“I feel my care is still the same as in person. For me it has been more time efficient as I can do it from home and not need to commute and sit in a waiting room. I have had to go in person for recent obstetrician appointments, but again have felt safe. It is reassuring to hear our little one’s heartbeat, which you can’t do over the phone.”
Kate and her husband Brian wanted to have a child for some time but were delayed by a number of years due to Kate’s kidney health. Then, Kate needed to wait one year after her kidney transplant before her health team was confident they could make the medication changes needed so she could safely get pregnant. Now 35 weeks pregnant, Kate is grateful to have had a pretty normal pregnancy with just a few more appointments and blood tests.
When Kate got pregnant in fall 2019, she had no idea that her pregnancy would take place in the middle of a pandemic. As someone with a positive outlook, she has taken it in stride and is enjoying the process while being cautious with any interactions.
A few things are different than what she had anticipated. For example, Kate has to plan weekly updates to share on social media so her friends and family can feel involved. She’s had to do online baby shopping and pre-natal classes and had a virtual baby shower.
“We now will be heading towards delivery and thankfully my wonderful husband can be there. The challenge will be when we get home as we know our family and friends are so eager to meet our little peanut. We will plan for social distancing meet and greets and know that cuddles will be possible in the future.”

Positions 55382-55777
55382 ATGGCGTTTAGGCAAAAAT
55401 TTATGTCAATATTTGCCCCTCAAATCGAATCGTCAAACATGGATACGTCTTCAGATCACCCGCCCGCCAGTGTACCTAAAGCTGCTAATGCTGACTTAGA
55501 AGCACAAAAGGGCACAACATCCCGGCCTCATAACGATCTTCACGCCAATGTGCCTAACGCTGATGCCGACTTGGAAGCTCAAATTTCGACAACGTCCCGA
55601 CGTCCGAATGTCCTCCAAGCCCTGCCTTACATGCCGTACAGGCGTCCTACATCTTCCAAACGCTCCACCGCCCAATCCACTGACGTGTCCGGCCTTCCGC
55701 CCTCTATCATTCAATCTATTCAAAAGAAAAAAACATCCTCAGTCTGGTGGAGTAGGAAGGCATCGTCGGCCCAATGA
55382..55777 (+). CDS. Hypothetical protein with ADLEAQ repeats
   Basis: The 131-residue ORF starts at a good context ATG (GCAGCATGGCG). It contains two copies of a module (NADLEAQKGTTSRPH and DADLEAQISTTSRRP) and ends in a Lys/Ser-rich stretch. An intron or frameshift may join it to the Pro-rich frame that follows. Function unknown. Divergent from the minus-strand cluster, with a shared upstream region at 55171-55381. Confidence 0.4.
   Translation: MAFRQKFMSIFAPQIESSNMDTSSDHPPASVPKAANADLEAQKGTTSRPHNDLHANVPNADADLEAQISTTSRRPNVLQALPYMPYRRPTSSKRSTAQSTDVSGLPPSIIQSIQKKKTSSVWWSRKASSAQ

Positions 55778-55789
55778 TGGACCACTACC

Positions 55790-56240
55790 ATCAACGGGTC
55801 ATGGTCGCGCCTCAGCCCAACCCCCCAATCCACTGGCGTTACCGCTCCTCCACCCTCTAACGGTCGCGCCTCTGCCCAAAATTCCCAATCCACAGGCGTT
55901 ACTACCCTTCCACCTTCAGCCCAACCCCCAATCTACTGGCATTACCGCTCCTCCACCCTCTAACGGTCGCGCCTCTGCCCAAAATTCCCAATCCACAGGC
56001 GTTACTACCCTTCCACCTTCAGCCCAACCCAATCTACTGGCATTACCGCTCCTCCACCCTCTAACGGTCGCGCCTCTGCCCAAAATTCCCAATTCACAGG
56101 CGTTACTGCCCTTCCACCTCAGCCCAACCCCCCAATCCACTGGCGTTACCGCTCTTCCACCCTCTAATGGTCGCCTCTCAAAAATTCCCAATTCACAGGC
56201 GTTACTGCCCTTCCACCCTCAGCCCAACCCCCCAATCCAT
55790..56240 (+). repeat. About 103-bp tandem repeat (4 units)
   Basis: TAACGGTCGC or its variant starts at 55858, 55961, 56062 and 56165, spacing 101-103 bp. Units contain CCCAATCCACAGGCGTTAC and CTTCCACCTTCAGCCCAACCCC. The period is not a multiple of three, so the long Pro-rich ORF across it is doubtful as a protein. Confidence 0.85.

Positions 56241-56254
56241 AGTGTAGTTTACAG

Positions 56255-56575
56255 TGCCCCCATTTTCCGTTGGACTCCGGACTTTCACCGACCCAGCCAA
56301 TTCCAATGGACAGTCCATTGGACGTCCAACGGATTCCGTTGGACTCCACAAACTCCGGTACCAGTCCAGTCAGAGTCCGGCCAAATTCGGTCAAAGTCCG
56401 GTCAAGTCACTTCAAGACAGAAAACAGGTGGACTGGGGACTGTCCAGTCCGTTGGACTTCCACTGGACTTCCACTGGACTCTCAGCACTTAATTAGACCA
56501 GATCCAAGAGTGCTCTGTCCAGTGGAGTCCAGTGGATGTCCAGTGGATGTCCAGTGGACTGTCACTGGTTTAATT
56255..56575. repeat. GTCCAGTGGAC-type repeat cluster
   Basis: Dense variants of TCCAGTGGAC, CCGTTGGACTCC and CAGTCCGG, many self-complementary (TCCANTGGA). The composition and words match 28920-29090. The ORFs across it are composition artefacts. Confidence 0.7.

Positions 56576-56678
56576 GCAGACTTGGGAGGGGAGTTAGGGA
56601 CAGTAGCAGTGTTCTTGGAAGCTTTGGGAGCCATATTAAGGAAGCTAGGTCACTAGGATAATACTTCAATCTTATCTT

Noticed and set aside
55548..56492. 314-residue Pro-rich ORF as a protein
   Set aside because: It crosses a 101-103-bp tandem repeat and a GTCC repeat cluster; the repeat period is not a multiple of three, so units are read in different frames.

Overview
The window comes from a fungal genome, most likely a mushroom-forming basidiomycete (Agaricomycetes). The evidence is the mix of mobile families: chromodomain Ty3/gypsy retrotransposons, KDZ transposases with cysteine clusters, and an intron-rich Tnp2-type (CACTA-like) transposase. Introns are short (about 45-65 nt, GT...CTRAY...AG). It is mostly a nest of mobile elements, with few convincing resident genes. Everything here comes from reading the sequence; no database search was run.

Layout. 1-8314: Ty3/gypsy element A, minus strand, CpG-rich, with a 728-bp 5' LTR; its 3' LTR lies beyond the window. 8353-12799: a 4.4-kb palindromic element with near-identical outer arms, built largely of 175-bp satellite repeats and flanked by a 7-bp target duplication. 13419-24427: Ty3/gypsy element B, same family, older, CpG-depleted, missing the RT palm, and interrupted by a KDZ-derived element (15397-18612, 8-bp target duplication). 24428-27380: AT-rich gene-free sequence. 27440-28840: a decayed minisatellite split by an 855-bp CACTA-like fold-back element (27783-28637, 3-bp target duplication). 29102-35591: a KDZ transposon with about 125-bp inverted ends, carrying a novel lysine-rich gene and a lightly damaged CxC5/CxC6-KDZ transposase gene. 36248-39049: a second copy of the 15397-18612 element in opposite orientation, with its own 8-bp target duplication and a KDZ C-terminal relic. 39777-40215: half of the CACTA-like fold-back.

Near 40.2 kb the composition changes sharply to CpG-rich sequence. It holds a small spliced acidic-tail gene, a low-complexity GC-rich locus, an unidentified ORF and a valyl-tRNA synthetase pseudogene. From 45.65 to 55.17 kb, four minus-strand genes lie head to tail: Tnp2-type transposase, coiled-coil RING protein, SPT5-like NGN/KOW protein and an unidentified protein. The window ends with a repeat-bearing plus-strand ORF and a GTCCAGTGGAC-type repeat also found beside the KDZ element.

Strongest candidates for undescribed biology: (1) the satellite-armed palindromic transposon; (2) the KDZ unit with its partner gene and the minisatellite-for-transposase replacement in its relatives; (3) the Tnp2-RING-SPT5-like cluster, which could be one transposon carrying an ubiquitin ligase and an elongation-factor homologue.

Since the start of the pandemic, virtual health has transformed patient care, with an increase of 90% in virtual health appointments since March. This is also the case for the majority of post-transplant care in BC. Kate’s post-transplant clinic check-ups have been virtual though she continues to go in for regular blood work. She has felt safe at the lab, and uses the “save my spot” option to avoid standing in line for long periods of time. After her bloodwork appointments, she has follow-ups with her nurse and a call or video with her nephrologist.
The shift to virtual health during the pandemic has been a change for all teams involved in post-transplant care across BC. The heart transplant team at St. Paul’s Hospital, for example, note that the last few months have really opened their eyes to all the potential benefits of delivering patient care virtually, and have had a positive response from patients and clinicians.
“Virtual health has a significant positive impact for patients, saving their time and money. Although we all have a bit of a cramped neck from being on the phone all day, we are grateful there are ways we can still “see” our patients during this unprecedented time, making sure they are staying safe and connected.”
Their hope is to leverage what they’ve learned in the past two months to make virtual health a more permanent part of care delivery.
Kate feels fortunate to have this opportunity to grow her family, pandemic or not. She’s grateful for technology which allows her and her husband to work from home in their dining room, to practice yoga virtually and to socialize with friends and family online. She’s also thankful for her dog, who continues to insist on for family walks outside in nature.
Kate is grateful for all the heroes who work in health care: “Thank you to all those who work in health care who adapted to a very major crisis in a very short time. I see some positive things coming out of this for the care of patients here in BC. I think this has allowed people to slow down, appreciate the small things in life and keep health top of mind.”